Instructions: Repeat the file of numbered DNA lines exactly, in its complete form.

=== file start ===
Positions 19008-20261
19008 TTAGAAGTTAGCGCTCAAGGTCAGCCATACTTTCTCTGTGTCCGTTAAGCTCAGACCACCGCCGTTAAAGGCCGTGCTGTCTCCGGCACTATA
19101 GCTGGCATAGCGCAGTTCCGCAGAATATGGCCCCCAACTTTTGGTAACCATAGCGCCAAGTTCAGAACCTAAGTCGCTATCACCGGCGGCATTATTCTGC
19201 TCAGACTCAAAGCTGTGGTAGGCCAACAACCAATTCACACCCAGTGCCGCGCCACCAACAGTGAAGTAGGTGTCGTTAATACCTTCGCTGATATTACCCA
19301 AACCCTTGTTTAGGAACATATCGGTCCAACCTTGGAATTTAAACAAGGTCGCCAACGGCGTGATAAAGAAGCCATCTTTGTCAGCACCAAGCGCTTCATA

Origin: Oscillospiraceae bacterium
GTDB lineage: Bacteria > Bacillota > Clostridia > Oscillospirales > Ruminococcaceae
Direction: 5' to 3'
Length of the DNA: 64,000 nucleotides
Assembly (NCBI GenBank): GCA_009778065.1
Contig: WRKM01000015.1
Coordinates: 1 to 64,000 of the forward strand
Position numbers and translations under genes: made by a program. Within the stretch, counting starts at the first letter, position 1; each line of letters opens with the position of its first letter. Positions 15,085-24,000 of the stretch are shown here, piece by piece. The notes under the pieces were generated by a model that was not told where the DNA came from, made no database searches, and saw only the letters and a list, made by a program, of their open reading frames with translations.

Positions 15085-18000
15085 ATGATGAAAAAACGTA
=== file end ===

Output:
Positions 19008-20261
19008 TTAGAAGTTAGCGCTCAAGGTCAGCCATACTTTCTCTGTGTCCGTTAAGCTCAGACCACCGCCGTTAAAGGCCGTGCTGTCTCCGGCACTATA
19101 GCTGGCATAGCGCAGTTCCGCAGAATATGGCCCCCAACTTTTGGTAACCATAGCGCCAAGTTCAGAACCTAAGTCGCTATCACCGGCGGCATTATTCTGC
19201 TCAGACTCAAAGCTGTGGTAGGCCAACAACCAATTCACACCCAGTGCCGCGCCACCAACAGTGAAGTAGGTGTCGTTAATACCTTCGCTGATATTACCCA
19301 AACCCTTGTTTAGGAACATATCGGTCCAACCTTGGAATTTAAACAAGGTCGCCAACGGCGTGATAAAGAAGCCATCTTTGTCAGCACCAAGCGCTTCATA

Origin: Oscillospiraceae bacterium
GTDB lineage: Bacteria > Bacillota > Clostridia > Oscillospirales > Ruminococcaceae
Direction: 5' to 3'
Length of the DNA: 64,000 nucleotides
Assembly (NCBI GenBank): GCA_009778065.1
Contig: WRKM01000015.1
Coordinates: 1 to 64,000 of the forward strand
Position numbers and translations under genes: made by a program. Within the stretch, counting starts at the first letter, position 1; each line of letters opens with the position of its first letter. Positions 15,085-24,000 of the stretch are shown here, piece by piece. The notes under the pieces were generated by a model that was not told where the DNA came from, made no database searches, and saw only the letters and a list, made by a program, of their open reading frames with translations.

Positions 15085-18000
15085 ATGATGAAAAAACGTA